So, question is, here and now who is next? Cutting is a possibility - Aus need one of Starc, Cummins, Pattinson or Bird to recover sooner rather than later... we talk about having good stocks, but we are running out of 'fit' good stock.

Posted by brisCricFan on (December 13, 2013, 1:20 GMT)

@Harmske; AussiePhoenix beat me to it... comparing Shaun Tait and Mitchell Johnson is like comparing a ballerina to a bull... Tait got all his pace from a fast lithe whippy action that put that much stress on his body he could only bowl about a dozen decent balls then needed to rest for the day... Mitchell Johnson is an athlete in every sense of the word and strong as an ox... his run up is smooth and unhurried, his action (although not quite perpendicular) is constant (now) and repeatable and is not causing the stress it had over his middle career... in short, he could be bowling this way for at least another 4 years... and then he may slow down... And when Aus played Tait at the WACA, the only reason people cared was to see him bowl fast as we all knew it would likely be his only appearance...

Posted by   on (December 13, 2013, 0:14 GMT)

this test will be closer than last 2 tests. England batting showed better application and matt prior has now returned to form. Joe Root showed courage so stick with him at no 3. The problem is the no 6 position. Ben stokes looks promising as a bowler and i think will do well in perth provided he pitches ball up - he does hit the deck hard. I reckon stick with this team as England hasn't really got a good 3rd seamer.Perhaps try rankin and drop monty. For Australia, I believe it will be ryan harris as their key wicket taker in this test.

Posted by wapuser on (December 12, 2013, 16:34 GMT)

Johnson will trouble England especially if he gets that devastating late swing going; I fancy Ryan Harris ( if he's fully fit) to do damage also

Posted by Biggus on (December 12, 2013, 13:10 GMT)

@Henrik Loven:- England are free to pick whichever team and bowl whichever way they like. It's always been that way. Larwood, Voce, Tyson, Trueman, Snow, Willis, Harmison, Flintoff....just a selection of English bowlers that have come after us before. Sure Henrik, England have never bowled short and at the body before, and if our fields were illegal we'd be no balled for it. So what's the problem, if the Gentleman's code wasn't dead before Bodyline it certainly was was after. It's all covered specifically in the rules now, and we're not breaking them.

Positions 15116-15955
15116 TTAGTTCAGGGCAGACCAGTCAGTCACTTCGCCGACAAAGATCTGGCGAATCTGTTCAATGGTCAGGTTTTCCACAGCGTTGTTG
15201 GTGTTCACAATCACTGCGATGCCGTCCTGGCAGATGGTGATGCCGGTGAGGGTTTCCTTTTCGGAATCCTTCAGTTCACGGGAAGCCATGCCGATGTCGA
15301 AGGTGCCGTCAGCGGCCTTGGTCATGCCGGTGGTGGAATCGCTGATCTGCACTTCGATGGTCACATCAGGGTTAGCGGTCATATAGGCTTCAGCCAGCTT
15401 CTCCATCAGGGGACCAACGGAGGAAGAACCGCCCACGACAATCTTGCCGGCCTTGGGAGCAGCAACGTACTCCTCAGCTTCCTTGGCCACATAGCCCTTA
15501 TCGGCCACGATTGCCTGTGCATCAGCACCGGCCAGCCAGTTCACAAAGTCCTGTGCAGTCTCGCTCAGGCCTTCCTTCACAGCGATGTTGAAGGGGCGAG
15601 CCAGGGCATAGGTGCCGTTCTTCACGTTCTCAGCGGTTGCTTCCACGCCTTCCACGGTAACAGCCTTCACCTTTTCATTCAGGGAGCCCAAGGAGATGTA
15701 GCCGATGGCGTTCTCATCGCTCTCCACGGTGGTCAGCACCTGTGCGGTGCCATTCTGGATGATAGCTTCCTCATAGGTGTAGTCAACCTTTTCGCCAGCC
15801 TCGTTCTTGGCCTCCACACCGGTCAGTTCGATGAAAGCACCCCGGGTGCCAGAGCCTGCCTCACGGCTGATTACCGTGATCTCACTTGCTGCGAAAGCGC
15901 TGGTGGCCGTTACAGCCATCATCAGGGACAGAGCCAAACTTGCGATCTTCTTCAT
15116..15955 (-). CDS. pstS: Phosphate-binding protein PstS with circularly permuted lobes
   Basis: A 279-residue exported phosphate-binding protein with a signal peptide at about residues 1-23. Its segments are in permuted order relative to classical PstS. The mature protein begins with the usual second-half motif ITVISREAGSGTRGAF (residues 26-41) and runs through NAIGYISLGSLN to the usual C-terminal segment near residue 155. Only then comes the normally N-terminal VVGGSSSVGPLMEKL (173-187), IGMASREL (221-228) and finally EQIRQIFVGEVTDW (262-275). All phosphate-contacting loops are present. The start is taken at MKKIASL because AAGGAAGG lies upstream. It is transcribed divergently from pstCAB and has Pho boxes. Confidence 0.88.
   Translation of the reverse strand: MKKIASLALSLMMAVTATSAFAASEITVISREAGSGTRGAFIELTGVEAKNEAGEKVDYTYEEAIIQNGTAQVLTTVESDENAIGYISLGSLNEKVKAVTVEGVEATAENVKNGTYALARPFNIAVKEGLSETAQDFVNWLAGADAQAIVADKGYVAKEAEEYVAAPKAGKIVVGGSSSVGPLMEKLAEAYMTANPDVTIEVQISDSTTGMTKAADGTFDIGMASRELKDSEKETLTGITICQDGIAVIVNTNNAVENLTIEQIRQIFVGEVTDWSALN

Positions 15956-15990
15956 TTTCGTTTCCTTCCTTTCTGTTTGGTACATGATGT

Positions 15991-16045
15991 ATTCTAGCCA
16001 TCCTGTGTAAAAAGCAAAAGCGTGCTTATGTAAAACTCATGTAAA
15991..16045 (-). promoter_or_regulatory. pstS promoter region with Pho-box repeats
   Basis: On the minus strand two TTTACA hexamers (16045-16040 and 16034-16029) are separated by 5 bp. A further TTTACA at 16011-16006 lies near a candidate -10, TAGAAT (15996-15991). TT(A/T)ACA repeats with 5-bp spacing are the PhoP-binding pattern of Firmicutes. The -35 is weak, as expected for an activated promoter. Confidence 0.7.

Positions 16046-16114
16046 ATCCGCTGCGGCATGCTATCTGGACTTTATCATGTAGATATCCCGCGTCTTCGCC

Posted by inefekt on (December 12, 2013, 12:39 GMT)

I've seen so many sportsmen and teams over the years that go into big events as outright favourites and who, according to every man and his dog, is already lifting whatever trophy is on offer before the match has even started. This quite often fills said individual or team with bucketloads of self confidence and an attitude that they only have to show up to win. Meanwhile the other player/team gets fired up reading how they're about to be humiliated. Their desire to prove everybody wrong consumes them and invariably they play like they've never played before. Consequently it's the underdog that often comes out on top and everybody else is left dumbstruck. I have a feeling I might be witnessing another of these moments....

Posted by dunger.bob on (December 12, 2013, 12:38 GMT)

@Henrik Lovén: It's a myth that any old fast bowler can simply rock up in Perth and blow teams away. Perth is also a tremendous place to get runs. It basically punishes mediocrity though. It doesn't matter how big, fast or angry a bowler is because unless he's highly skilled he'll get butchered in Perth. Same goes for batting.

If MJ gets some wickets it won't be because he's bowling fast and short. He'll only get wickets if he pitches it up a bit and gives it a chance to swing, hit the stumps, trap his man LBW or draw a nick. .. the short ball will be used sparingly. You watch.

Posted by   on (December 12, 2013, 12:14 GMT)

Jonesy2, here's a happy thought for you ahead of the start - England play not only Anderson and Broad, but also Finn, Rankin and Tremlett, all bowling the McDermott way at the body with three close leg-side fielders. Hours and hours of this 6'5" to 6'7" barrage, wonder how the Aussies will hold up? And what WILL their fans such as yourself have to say about unsporting English tactics...

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Brydon CoverdaleClose
Brydon Coverdale Assistant Editor Possibly the only person to win a headline-writing award for a title with the word "heifers" in it, Brydon decided agricultural journalism wasn't for him when he took up his position with ESPNcricinfo in Melbourne. His cricketing career peaked with an unbeaten 85 in the seconds for a small team in rural Victoria on a day when they could not scrounge up 11 players and Brydon, tragically, ran out of partners to help him reach his century. He is also a compulsive TV game-show contestant and has appeared on half a dozen shows in Australia.